Internet business models: copying the US isn't enough
By David Walker (Google profile)
Marc Johnson, head of Internet commerce research for US Internet consultancy Jupiter Media Metrix, has spotted several key differences between the US and Australian site-building environments. They seem at first to leave Australia at an overall disadvantage to the US - but the news may not be as bad as it looks.
- The Internet has penetrated the Australian audience almost as strongly as it has penetrated the US one: around 40 per cent of Australians are online, according to Jupiter. (An even higher number have the Web available to them in some form - for instance, at work.) Australian technologists love to cite our enthusiasm for technological devices, and they're right. We love gizmos.
- But when they get online, Australians spend more time on US sites than on Australian sites. There's no Australian online bookseller of note, for instance, because most Australian online bookbuyers end up at Amazon.
- Whether they're on US or Australian sites, Australians use the Web far less than their US counterparts. When you measure hours per day or minutes per session spent online, says Johnson, "there's a bit of a gulf" between the two countries. In fact, Australian usage of the Internet compares more closely to usage in "metered markets" like Japan and most of Europe, where you pay for modem-line use by the minute.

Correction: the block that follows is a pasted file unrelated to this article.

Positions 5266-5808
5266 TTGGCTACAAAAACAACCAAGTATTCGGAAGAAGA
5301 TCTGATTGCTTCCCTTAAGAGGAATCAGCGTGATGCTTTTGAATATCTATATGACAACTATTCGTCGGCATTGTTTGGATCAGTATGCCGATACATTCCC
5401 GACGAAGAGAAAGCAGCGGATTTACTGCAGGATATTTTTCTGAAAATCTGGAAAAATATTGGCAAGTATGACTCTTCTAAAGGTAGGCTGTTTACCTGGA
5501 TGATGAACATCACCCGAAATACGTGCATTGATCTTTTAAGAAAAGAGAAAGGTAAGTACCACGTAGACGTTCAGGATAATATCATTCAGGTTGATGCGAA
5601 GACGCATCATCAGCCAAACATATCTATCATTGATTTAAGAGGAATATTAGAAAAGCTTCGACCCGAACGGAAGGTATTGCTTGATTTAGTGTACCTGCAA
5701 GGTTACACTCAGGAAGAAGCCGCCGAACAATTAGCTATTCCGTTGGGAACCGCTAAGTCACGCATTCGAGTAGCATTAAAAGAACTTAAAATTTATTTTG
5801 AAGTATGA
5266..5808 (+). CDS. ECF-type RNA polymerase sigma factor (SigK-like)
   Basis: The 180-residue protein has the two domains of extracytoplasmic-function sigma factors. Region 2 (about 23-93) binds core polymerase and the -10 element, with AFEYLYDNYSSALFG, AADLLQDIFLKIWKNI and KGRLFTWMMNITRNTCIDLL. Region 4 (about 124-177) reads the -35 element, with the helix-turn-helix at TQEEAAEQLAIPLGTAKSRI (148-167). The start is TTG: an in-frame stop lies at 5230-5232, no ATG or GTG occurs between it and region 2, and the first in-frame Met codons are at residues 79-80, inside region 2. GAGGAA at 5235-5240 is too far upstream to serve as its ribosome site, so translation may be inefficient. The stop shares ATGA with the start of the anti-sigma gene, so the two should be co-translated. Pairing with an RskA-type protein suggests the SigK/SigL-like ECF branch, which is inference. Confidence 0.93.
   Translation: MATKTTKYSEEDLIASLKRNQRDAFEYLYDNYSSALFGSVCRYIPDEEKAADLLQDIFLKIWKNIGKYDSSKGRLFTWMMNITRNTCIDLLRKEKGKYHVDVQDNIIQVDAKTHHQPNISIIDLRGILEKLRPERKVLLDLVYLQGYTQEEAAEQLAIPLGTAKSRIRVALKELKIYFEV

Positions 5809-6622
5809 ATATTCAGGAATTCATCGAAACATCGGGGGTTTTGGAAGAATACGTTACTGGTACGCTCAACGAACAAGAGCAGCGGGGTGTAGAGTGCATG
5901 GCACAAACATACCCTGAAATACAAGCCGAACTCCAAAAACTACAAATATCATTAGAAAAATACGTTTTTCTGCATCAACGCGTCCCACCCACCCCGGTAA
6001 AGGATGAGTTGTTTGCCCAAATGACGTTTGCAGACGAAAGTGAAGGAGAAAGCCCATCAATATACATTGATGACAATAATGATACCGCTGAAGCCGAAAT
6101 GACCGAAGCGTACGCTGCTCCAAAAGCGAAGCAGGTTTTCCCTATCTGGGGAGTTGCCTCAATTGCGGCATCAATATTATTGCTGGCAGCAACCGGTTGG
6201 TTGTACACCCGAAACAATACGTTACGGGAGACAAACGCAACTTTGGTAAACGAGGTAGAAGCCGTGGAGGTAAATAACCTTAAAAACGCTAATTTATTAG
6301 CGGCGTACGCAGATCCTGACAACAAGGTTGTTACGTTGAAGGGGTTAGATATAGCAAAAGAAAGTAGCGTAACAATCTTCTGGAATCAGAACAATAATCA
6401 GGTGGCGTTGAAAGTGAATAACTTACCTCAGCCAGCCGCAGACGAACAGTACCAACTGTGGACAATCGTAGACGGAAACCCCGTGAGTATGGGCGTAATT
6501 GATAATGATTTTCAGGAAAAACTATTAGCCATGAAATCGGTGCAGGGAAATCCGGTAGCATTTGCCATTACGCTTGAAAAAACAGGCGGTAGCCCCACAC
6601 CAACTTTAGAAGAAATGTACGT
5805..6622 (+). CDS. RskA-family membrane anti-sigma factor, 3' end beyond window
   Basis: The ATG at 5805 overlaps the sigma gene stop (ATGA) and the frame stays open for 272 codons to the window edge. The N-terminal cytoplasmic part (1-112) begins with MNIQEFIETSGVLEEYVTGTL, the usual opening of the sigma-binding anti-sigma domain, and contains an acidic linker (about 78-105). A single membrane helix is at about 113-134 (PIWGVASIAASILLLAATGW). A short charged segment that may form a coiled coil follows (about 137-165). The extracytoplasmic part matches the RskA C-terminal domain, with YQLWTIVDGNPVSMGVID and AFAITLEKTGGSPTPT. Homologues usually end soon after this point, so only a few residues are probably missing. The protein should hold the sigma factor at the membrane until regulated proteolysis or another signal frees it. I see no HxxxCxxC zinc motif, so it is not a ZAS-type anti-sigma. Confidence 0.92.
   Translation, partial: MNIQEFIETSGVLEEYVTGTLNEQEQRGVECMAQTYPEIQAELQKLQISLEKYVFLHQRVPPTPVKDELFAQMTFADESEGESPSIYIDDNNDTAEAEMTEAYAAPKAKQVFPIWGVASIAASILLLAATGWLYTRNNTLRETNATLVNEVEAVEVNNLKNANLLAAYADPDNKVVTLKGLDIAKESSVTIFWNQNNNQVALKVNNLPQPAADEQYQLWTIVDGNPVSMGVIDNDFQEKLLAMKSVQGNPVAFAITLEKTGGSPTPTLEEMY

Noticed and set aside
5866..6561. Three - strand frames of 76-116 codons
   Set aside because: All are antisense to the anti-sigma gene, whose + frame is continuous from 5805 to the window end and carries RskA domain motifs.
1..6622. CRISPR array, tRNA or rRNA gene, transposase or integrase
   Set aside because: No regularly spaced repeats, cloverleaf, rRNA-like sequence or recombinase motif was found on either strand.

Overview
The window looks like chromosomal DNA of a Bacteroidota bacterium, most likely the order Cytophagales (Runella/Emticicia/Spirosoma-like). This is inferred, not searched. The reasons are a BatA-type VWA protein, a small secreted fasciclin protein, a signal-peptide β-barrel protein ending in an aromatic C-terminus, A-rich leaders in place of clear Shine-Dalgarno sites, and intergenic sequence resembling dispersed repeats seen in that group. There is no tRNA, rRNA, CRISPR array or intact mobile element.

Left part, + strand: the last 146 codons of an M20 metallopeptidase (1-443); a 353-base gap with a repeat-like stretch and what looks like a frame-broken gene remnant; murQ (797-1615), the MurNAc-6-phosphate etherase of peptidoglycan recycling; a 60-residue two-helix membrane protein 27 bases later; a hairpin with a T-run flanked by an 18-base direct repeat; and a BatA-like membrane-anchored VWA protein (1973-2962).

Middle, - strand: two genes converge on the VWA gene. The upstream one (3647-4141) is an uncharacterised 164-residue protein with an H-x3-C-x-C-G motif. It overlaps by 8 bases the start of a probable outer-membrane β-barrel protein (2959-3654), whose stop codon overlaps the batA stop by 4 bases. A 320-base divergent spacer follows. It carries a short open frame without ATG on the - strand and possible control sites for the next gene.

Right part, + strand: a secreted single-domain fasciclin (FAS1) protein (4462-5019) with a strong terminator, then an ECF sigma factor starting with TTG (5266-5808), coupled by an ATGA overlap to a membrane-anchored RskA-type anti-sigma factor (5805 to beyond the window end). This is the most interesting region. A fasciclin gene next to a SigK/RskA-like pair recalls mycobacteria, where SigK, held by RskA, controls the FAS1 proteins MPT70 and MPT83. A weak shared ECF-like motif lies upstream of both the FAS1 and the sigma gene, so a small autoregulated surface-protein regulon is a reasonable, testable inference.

- Australians won't so willingly buy things over the Internet. "Sixteen per cent of Australians have said that they purchase online, which is very low," comments Johnson. Why so little online buying? In part, suggests Johnson, because a whole way of buying - catalogue shopping - has prepared US consumers for Internet commerce. Australians never experienced the likes of the great US direct marketing retailers like Sears & Roebuck, with its famous catalogue. We expect to buy stuff in shops.
Put all this together, and it's surprising that the likes of dstore and travel.com.au and the local version of Etrade have done as well as they have. Like the nation's farmers, battling depleted soils and the endless cycle of drought and flood, Australia's Internet commerce pioneers must be tough to survive.
So is it time to pack in the local Internet commerce game and let Amazon do all the transactions?
No. The tough local environment has been "a blessing in disguise", Johnson argues. With Australians so reluctant to transact locally, Australian sites have never been able to rely quite so heavily on the idea of scaling up from today's losses to tomorrow's profits. They've had to be more pragmatic about earning a few dollars.
The result: Australia's Internet-based businesses have pursued closer integration with the offline world. They have wasted less time, money and effort on fruitlessly pushing customers towards and all-online world. "Australia actually leads the way in the connection between online and offline," says Johnson.
The model for offline integration: Wishlist, which has signed petrol giant BP as a partner. Wishlist customers pick up their goods at BP, BP advertises Wishlist (gaining plenty of brand credibility in the process) and BP gets a commission on goods and a slice of the company. Johnson sees this as a great example of smart deal-making.
With a local Jupiter analyst now producing research, Johnson can summon up figures in support of his claim. For every Australian who buys online, he says, eight will use the Internet to study an eventual offline purchase - a group Jupiter calls the "online-influenced". In the US, the ratio is more like one-to-three. The larger online-influenced group, argues Johnson, is vital to the Web's commercial success - and Australia is leading the way in online-influenced commerce.